STATEMENT BY KENNY GAMBLE AND LEON HUFF, LEGENDARY PRODUCERS AND ROCK & ROLL HALL OF FAME INDUCTEES, ON DEATH OF DOO-WOP PIONEER JOHNNY CARTER

Aug 26, 2009

STATEMENT BY KENNY GAMBLE AND LEON HUFF, LEGENDARY PRODUCERS AND ROCK & ROLL HALL OF FAME INDUCTEES, ON DEATH OF DOO-WOP PIONEER JOHNNY CARTER
OF THE DELLS, PHILADELPHIA INTERNATIONAL RECORDING ARTISTS

johnny_carter

SOUND OF PHILADELPHIA” PIONEERS WROTE AND PRODUCED ALBUM

I SALUTE YOU FOR ONE OF THE FINEST AND LONGEST-LIVED R&B VOCAL GROUPS IN HISTORY

    FUNERAL SERVICES TO BE HELD SUNDAY, AUG. 30 IN HARVEY, IL

PHILADELPHIA – Legendary producers and recent Rock and Roll Hall of Fame inductees KENNY GAMBLE and LEON HUFF, who brought Philadelphia soul music (“The Sound of Philadelphia”) to “people all over the world,” reacted this morning to the death last weekend of doo-wop pioneer Johnny Carter, who recorded with Philadelphia International Records as a member of The Dells.

Carter, whose falsetto tenor also was heard as a founding member of The Flamingos, died Friday in his hometown of Harvey, IL, after a long battle with lung cancer. He was 75.

Funeral services will be held Sunday, Aug. 30 at Bethlehem Temple, 20 East 147th St., Harvey, IL 60426, at 4 p.m. and 5 p.m. CST., in conjunction with Holts Funeral Home, also in Harvey.

Carter joined Gamble & Huff in the Rock and Roll Hall of Fame, inducted twice as a member of The Dells and The Flamingos.

“The Dells have been together 58 years, and they really go way back with us, too,” said Gamble & Huff in a joint statement. “We’ve always looked at them as some of the key innovators of Rhythm & Blues, and Johnny Carter, was especially innovative, because of his earlier tenure with the Flamingos, which also was an excellent group. We considered him to be one of the best tenors ever in Rhythm & Blues, with an absolutely superb voice. Not only us, but a lot of people will be sad about his leaving.”

After coveting The Dells for years, Gamble & Huff finally got to work with the legendary Chicago vocal group in 1992, further updating their sound on the I Salute You album. One of the finest and longest-lived R&B vocal groups in history, The Dells signed with Gamble & Huff’s Philadelphia International Records through Zoo/BMG amid a flurry of record offers, and I Salute You was issued around the time of the group’s 40th anniversary. Two of the album’s singles, “Come and Get It” and the glorious ballad “Oh My Love” landed on Billboard’s R&B charts. Other notable tracks from I Salute You included the soul searching “I’m Only a Man” and the regional hit, “SomeBody’s Gotta Move,” which later featured high-powered Philly vocalist Grace Little.

Gamble & Huff recorded another album with Carter and The Dells in the early ‘90s that remains unreleased in the Philadelphia International Records vault. As a tribute to the group, the label plans to release that album in the near future.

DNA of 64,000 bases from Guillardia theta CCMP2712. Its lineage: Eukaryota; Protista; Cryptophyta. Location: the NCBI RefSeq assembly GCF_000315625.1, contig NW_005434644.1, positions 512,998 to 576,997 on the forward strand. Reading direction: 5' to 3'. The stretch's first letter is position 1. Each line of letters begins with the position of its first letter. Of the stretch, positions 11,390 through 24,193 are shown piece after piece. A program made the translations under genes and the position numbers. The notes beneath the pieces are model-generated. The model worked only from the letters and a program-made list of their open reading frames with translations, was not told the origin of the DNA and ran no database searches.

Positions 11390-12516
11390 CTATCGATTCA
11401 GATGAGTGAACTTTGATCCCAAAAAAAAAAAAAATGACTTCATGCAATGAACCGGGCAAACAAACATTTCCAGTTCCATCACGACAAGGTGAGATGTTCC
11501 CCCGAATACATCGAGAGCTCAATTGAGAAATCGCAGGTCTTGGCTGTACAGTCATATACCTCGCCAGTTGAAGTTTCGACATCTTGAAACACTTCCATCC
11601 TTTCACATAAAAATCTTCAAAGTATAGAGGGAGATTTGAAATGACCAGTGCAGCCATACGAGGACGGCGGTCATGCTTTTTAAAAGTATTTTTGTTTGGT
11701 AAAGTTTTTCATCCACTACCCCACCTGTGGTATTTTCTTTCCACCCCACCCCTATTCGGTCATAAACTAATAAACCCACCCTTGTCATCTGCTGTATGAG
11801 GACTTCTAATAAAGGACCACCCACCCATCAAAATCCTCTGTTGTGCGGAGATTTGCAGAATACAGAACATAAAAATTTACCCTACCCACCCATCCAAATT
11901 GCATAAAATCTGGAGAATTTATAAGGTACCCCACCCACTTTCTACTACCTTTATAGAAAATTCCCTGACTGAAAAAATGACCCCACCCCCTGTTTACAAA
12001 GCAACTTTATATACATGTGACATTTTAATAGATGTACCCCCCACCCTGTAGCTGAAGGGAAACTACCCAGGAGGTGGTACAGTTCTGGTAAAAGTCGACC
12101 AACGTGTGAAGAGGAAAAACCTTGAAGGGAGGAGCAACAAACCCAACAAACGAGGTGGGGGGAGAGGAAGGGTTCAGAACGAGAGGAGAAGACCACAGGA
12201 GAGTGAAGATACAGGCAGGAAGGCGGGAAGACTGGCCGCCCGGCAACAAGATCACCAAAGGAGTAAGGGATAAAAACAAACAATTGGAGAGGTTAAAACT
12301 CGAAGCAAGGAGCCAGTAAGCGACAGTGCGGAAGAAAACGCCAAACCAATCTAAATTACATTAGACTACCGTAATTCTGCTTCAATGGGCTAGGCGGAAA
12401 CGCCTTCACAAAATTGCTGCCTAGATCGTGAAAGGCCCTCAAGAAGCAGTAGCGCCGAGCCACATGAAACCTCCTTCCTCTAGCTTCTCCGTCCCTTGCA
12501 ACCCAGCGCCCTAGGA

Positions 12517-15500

Carter joined The Dells in 1960 and helped the group become one of the few to span music genres, with a repertoire that included doo-wop, jazz, soul, disco and contemporary R&B and resulted in successful recordings surpassing more than four decades. Carter belted out his tenor vocals smoothly blending them with Marvin Junior’s lead baritone to mesmerize audiences equally in concert and on record. The unmatched union of Carter and Junior took The Dells’ world-renown legendary songs to a heightened crescendo, from their two #1 R&B hits, “Oh, What a Night” and “Stay in My Corner,” to other favorites like “Standing Ovation,” “There Is” and “The Love We Had (Stays on My Mind).”

Gamble & Huff’s classic hit, “If You Don’t Know Me By Now,” was originally supposed to be recorded by The Dells, but Harold Melvin & the Blue Notes stepped in and took it to the top of the R&B charts and No. 3 on the Billboard Hot 100.

Gamble & Huff wrote over 3,000 songs with in 35 years, including R&B #1 hits, pop #1 hits, gold and platinum records, Grammy winners and BMI songwriters’ awards honorees. Featured prominently in television programs (“The Apprentice”), films (“The Nutty Professor”) and advertising spots (Verizon, Old Navy, The Gap) for more than 30 years, Gamble and Huff’s songs have entered the musical DNA of contemporary culture. In fact, one of their songs is played on the radio somewhere in the world every 13.5 minutes. With a stable core of artists led by the O’Jays, Harold Melvin and the Blue Notes, Billy Paul, MFSB and the Three Degrees, Gamble and Huff co-founded Philadelphia International Records and created monster hits almost from the first day of its inception. Songs they have written and produced together, like “Back Stabbers,” “Love Train,” “For The Love Of Money,” “If You Don’t Know Me By Now,” “Cowboys to Girls,” “Don’t Leave Me This Way,” “Enjoy Yourself,” “I’m Gonna Make You Love Me,” “Only the Strong Survive” and “TSOP,” have received songwriters’ awards from Broadcast Music International (BMI). All told, the Gamble-Huff/PIR music machine” has generated over 100 Gold and Platinum records and over 70 #1 hits.

In 1999, four years after being inducted with Gamble into the National Academy of Songwriters’ Hall of Fame, Huff was honored with his longtime partner by the National Academy of Recording Arts and Sciences with the Trustees Award, for his extensive body of work, both as producer and songwriter, and his contribution to the entire fabric of popular music. Last year, Huff was inducted with Gamble into the Rock and Roll Hall of Fame. Huff also has appeared on American Idol in a show devoted to his music, and with Gamble has been inducted twice into the Dance Music Hall of Fame and the R&B Hall of Fame.

FOR MORE INFORMATION, PLEASE VISIT:

www.gamble-huffmusic.com

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